at any

is placed so near the road that you pull | quired, I believe, that we should have up at the front door almost as soon as presented ourselves first to the master you have passed the gate. We were of the house, but the German, strict met at the door by Prince Bismarck's himself and strict with his own people, secretary, Dr. Chrysander. The name is tolerant to the foreigner. The greetsounds like that of a Greek. He is not ings on either side passed very much a Greek, however, but an accomplished as they might in England or America

. young German with a knowledge of Not quite so when we sat down. Places English and an amiability of character for both of us had been left on either by which we profited in many ways.

side of Prince Bismarck, as if in recogWe were to have arrived for luncheon nition of the interest which to us, as to at half past twelve, but were late, and the rest of the world, centred in him. the family had already gone in, and The princess took her former seat at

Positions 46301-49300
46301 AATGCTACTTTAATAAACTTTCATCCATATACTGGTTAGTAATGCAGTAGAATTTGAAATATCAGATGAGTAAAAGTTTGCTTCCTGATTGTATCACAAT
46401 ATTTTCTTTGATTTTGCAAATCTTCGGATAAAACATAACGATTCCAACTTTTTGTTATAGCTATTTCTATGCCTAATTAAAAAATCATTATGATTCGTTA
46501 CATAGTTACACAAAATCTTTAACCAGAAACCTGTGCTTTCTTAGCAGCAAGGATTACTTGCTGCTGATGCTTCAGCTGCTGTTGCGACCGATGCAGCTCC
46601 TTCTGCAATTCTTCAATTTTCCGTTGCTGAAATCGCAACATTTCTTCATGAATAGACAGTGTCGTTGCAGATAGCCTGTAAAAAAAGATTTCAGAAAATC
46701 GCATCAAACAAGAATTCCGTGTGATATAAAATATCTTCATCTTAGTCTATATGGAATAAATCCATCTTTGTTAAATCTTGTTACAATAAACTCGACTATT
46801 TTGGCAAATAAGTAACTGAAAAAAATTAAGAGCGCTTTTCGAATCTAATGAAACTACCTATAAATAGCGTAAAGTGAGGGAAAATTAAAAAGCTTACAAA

were asked to follow at once. the side near the upper end; if it was There was time to notice that we stood not the lower. in an entrance-ball of some size, its I own myself embarrassed, or, fittings in a light varnished wood, with rate, much perplexed, as I set down two long stands for coa on one of these particulars, and think of others which hung a large, full, blue military that are to come, and of my position as coat, with red facings, and broad fur the narrator of them. The reader may collar; easy to imagine what figure also be perplexed, and in his interest and it had enveloped. Thence through a mine perhaps I had better say what had morning-room to the right, furnished, happened. I had been asked to Friedlike all the rooms we saw, with sim- richsruh before now, but had not gone. plicity ; thence into the dining-room When this visit was arranged I said I where, at the farther end of the long would either put the journalist wholly dining-table, sat Prince Bismarck. The aside, or, if Prince Bismarck saw fit, it room is some thirty feet by twenty, might be understood that I should use with grey painted walls crowded with my own discretion and either say nothpictures, the windows looking on the ing or say what I thought best. It was terrace and a balcony. Here it was left in that way. Certainly I did not go that we first felt as if the outer world to Friedrichsruh to “ interview" Prince had been left behind, for from these Bismarck, nor did I interview him, nor windows only woods, and meadows, could I interrogate him, nor shall I and stream were visible ; the meadow repeat much of what he said. If I dean amphitheatre rising beyond the scribe, though in the briefest way,